clearly they feel the need to shout to make their point.and they do it again five times, Tut Tut

Edited by Toireasa Breathnach, 11 July 2006 - 06:09 PM.


#28 Toireasa Breathnach

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Posted 11 July 2006 - 06:07 PM

This post was an accidental duplicate
[/quote]

Edited by Toireasa Breathnach, 11 July 2006 - 06:11 PM.


#29 Stephen Chambers

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Posted 12 July 2006 - 04:05 PM

I received an interesting booklet in my post .called householders guide to major emergencies.This leaflet is extremely funny ...

Hmmm, no sign of anything amusing like that being delivered around here but, from what I can gather, that may have only been distributed around West Cork? :(

[... THIS IS NORMAL ] These are the Irish governments words , and ........................
clearly they feel the need to shout to make their point.and they do it again five times, Tut Tut

Ah, but they aren't using an internet forum! :)

#30 Toireasa Breathnach

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Posted 12 July 2006 - 06:39 PM

[
[/ No here is a correction, it was published by the Cork and Kerry joint emergency planning group.I live in Kerry not West Cork. I dont know who you are but please dont call me a corcaigh.

#31 Stephen Chambers

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Posted 12 July 2006 - 10:53 PM

[
[/ No here is a correction, it was published by the Cork and Kerry joint emergency planning group.

Ah, then you mean this one.

So the Irish Government wasn't SHOUTING after all. (Makes a change! :rolleyes: )

I live in Kerry not West Cork.

Isn't that only the other side of the Shannon from me then, whereabouts?

I know a woman in West Limerick who's a great player of Irish traditional music on the English concertina, an All Ireland Champion on it no less. If you met I'm sure she could show you a thing or two about how to play it. :)

You might have seen her on RTE, performing with her sisters on fiddle and harp?

I dont know who you are ...

Well don't they say that "A stranger is a friend you have not met yet", though sometimes friends can become strangers. :huh:

... but please dont call me a corcaigh.

Wouldn't dream of it! :D

#32 Stephen Chambers

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Posted 12 July 2006 - 11:27 PM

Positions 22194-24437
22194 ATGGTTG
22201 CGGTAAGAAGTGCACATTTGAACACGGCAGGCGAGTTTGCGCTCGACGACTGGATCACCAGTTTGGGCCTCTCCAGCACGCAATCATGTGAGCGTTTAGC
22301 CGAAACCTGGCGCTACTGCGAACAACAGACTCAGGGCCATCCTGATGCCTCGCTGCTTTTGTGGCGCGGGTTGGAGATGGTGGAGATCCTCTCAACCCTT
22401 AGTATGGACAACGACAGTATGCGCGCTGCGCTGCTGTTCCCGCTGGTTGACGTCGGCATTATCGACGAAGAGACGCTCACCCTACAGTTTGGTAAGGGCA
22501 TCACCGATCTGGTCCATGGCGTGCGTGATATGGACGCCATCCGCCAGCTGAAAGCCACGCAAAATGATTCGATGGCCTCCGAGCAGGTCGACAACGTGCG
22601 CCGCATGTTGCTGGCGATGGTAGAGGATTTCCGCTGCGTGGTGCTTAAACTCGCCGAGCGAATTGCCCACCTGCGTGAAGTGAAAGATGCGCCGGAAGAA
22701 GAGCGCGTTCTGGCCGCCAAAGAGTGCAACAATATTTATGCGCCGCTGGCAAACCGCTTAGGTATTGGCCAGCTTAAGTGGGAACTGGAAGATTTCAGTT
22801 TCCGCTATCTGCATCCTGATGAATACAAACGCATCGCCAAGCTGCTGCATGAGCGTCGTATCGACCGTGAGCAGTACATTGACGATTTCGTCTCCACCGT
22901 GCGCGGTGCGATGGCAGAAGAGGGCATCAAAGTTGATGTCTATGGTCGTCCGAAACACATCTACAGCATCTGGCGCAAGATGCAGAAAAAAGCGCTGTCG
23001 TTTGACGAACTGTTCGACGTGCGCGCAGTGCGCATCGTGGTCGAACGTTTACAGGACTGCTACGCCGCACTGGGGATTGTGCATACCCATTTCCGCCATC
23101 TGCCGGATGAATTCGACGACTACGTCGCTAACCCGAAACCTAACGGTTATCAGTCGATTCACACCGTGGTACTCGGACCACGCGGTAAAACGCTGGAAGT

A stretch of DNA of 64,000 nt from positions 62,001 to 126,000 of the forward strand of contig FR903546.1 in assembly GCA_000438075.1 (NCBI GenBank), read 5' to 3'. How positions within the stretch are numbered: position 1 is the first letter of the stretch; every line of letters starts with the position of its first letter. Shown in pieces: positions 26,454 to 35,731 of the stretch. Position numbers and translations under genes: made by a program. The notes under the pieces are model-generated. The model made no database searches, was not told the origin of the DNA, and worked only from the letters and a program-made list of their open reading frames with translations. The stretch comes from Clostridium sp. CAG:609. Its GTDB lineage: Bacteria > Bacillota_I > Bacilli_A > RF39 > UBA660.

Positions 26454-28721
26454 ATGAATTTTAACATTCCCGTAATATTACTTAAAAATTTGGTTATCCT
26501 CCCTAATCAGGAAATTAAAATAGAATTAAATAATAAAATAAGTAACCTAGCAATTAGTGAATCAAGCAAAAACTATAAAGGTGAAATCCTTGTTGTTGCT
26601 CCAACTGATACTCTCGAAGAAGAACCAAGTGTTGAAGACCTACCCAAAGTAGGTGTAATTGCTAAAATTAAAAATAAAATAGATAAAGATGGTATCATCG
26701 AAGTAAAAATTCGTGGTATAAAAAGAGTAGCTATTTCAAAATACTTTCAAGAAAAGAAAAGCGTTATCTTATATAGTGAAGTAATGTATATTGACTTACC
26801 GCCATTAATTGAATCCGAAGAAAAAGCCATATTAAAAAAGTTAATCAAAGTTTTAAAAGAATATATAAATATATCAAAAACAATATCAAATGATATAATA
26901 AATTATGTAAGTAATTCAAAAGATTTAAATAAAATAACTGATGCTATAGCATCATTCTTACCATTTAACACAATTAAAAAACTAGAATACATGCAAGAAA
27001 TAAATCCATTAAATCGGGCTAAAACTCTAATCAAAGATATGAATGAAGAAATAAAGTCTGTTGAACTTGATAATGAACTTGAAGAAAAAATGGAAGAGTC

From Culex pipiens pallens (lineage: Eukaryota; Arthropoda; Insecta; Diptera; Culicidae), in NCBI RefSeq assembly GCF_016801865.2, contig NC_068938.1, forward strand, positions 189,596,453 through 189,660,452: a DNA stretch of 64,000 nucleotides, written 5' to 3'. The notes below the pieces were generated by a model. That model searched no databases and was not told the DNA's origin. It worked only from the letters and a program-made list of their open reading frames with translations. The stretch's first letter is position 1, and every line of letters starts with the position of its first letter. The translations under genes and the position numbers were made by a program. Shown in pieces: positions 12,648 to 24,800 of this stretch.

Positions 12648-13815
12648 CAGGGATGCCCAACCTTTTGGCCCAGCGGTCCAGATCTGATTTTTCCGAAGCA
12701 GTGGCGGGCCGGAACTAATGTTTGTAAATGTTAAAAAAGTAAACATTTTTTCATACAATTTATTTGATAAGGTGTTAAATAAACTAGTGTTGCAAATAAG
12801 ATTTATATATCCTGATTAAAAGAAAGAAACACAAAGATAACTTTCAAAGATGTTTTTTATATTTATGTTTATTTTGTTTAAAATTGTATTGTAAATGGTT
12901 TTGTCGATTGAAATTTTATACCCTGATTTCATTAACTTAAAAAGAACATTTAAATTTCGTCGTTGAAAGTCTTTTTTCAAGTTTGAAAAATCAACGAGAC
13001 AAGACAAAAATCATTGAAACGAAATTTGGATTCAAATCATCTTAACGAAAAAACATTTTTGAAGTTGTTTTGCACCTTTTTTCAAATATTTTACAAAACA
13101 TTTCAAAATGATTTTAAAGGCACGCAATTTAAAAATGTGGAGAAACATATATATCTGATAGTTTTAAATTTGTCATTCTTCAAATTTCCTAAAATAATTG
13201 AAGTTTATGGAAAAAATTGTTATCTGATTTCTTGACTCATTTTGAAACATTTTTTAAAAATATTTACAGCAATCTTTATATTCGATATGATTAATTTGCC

Librarians and preachers follow the rules. Totalitarians ostracize people who deviate from obediance to conformity.

Well, that's quite a collection of sterotypes there! I personally am both a librarian and a musician...some sort of walking paradox, I guess.

And you're not the only one here Daniel; I'm a former Chartered Librarian (Associate of the Library Association), and still a regular user of the British Library, whilst another concertina-playing former librarian, and a member of this forum, created an important computer programme.

Librarians and Totalitarians eh! Hmmm, maybe I should have become a Secret Policeman instead? (I'd have had a Ball! :P )

Now where's my old "I was the mainstay of the Public Library until I discovered Smirnoff" poster? ;)

Edited by Stephen Chambers, 13 July 2006 - 09:09 PM.


#33 Toireasa Breathnach

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Posted 13 July 2006 - 03:40 AM

[Thankyou for your kind words and advice, but I am already getting lessons from Dick Miles, he is able to help me with song accompaniment, ornamentation and varied styles of playing, and I am very satisfied.

#34 Peter Brook

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Posted 13 July 2006 - 10:05 AM

:ph34r: B) :ph34r:

#35 Stephen Chambers

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Posted 13 July 2006 - 12:29 PM

... I am already getting lessons from Dick Miles

Oh, what a surprise! :blink: It seems like only a few days since you had just bought an English concertina (can't be too many of them in Co. Kerry?) and were looking for somebody to recommend you a tutor book.

But then I was busy at the Willie Clancy Week in the meantime; how time flies! :rolleyes:

... he is able to help me with song accompaniment, ornamentation and varied styles of playing, and I am very satisfied.

I don't doubt it, but it's always good to listen to other influences, especially when it is somebody as good as Madeleine O'Dowd, and she only lives on the borders of your neighbouring county. :)

Otherwise, I understand from Mudcat Cafe that you might be seeing Dick at Scarborough Seafest? In which case you will find other friendly C.netters there such as "Galley Wench" (Carol) and "annl", who I'm sure would love to meet you. :D

#36 Virgil Brett

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Posted 13 July 2006 - 03:10 PM

:ph34r: B) :ph34r:


I don't understand the meaning of these symbols would it be possible for someone to translate this